Tuesday, June 18, 2013

Putting Together Three Cohesive Pieces


In the last three weeks I have been working rather non-stop to put together three pieces that could be viewed as cohesive. The SAQA MA/RI region is putting on an exhibit at the New England Quilt Museum in Lowell MA this August to showcase local fiber art. They have called it "Three Cohesive Pieces." Each SAQA artist was allowed to enter two sets of three for consideration. Work had to be dated from the last five years and the most important aspect for the judges consideration is how the pieces work together. They must convey a unique but united voice. Theme, color, technique; all must have a uniting thread.

As this is my region and I am trying to build a resume as well as a body of current work, I felt that I had to at least try for this show. My problem came in looking through the dating of my existing work. Most all of it was dated 2009 or earlier. There are many quilts started in 2010 but they are unfinished, most of them large and detailed making them impossible to finish off in time. So I looked at what I had and chose the piece below as my starting point. Reasonably small and more than half completed I finished it off first. 

29" X 25"
Completed June, 2013
Commercial fabrics, silk, beads, fused and machine stitched

ENCHANTED was drawn from my many photos taken in New Mexico. While always living on the east coast, I developed a love of the desert southwest as a child on our many trips cross country to see my maternal grandmother. My trips in 2004 and recently in April of 2013 gave me a wealth of wonderful experiences and photographs.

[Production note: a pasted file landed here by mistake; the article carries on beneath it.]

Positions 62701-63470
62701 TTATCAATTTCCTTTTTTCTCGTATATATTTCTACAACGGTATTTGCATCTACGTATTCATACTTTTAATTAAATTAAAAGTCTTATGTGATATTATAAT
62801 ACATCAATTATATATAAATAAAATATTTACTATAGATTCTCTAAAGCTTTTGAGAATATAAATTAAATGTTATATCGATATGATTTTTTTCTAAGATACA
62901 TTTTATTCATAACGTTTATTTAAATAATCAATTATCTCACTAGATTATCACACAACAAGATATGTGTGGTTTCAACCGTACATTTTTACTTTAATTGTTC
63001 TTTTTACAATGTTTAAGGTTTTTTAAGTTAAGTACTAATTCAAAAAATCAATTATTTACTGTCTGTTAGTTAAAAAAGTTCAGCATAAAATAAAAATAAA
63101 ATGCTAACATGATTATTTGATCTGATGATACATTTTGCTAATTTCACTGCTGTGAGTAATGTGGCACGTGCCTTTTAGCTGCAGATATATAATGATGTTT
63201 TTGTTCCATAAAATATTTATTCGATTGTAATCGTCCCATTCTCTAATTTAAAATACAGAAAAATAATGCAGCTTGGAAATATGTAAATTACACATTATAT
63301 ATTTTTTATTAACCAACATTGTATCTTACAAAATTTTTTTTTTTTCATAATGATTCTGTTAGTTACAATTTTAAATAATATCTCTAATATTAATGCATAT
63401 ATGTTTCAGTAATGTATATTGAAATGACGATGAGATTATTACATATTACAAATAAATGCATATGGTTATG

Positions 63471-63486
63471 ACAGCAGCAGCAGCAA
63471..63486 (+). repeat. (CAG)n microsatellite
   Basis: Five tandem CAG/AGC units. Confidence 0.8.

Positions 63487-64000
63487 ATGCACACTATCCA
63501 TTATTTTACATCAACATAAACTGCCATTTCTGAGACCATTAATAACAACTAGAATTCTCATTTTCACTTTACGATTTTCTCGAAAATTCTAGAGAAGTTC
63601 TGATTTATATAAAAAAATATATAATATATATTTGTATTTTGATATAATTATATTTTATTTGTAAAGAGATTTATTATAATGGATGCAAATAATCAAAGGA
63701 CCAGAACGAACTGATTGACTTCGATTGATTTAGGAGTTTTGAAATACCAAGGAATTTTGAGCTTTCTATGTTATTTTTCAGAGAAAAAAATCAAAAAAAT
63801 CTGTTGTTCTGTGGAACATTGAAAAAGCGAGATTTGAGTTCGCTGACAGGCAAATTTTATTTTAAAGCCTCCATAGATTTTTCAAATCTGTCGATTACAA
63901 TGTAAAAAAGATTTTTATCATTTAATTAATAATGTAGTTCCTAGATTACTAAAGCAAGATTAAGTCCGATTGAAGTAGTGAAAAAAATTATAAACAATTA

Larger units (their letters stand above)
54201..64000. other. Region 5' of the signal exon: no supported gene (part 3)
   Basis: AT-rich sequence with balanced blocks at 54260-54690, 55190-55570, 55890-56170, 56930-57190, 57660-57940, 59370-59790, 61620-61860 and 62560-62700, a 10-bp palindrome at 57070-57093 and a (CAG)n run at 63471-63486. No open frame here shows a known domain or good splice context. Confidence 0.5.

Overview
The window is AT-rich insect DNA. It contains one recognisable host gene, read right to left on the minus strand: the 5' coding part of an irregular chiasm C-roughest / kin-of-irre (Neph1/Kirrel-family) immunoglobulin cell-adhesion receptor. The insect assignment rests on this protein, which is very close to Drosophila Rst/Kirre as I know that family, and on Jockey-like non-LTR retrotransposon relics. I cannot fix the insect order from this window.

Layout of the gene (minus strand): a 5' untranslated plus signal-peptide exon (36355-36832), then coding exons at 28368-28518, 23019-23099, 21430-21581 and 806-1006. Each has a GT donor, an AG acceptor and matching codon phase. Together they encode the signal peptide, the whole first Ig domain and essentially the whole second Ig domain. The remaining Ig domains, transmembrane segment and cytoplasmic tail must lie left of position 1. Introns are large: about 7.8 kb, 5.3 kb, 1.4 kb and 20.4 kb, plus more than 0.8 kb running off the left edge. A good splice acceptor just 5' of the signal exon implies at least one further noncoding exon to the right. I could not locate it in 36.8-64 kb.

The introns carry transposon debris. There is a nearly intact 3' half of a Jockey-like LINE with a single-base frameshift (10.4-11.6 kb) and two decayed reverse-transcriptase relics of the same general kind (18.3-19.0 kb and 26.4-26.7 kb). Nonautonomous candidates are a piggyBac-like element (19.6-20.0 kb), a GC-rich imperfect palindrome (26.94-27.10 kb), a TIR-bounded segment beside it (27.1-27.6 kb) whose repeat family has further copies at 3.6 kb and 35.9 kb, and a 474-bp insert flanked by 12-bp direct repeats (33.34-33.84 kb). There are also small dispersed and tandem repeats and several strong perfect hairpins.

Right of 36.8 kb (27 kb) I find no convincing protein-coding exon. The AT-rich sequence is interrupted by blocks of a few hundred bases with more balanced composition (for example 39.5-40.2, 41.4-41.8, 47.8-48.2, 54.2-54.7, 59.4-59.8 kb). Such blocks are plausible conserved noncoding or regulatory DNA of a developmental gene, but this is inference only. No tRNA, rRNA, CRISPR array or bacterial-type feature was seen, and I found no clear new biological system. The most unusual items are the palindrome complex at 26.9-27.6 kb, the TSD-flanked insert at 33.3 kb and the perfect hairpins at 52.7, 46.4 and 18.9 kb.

So the theme for my three pieces had to be New Mexico and the desert southwest. I had to create two new pieces that while having an identity of their own, tied in well with my first piece. The prickly pear in ENCHANTED was actually a drawing of a prickly pear that I have growing on my patio in a large pot. They will make it through the winters OK but I have discovered that too much rain is not a good thing for a cactus. After five years my plant looks a bit worse for the wear. But I love cactus, especially the dichotomy of the delicate flowers and the deadly spines. There are many kinds of prickly pear and the flowers range in color from yellow to orange to pink. My second piece was born from my love of this cactus.

20 1/2" x 23 1/2"
Completed June, 2013
Commercial fabrics, silk, beads, fused and machine stitched

One of the things I did to keep my pieces cohesive was to use silk shantung or dupioni for my backgrounds. I chose vibrant colors and in this case the orange of the sand is similar to the rust sand in the first piece.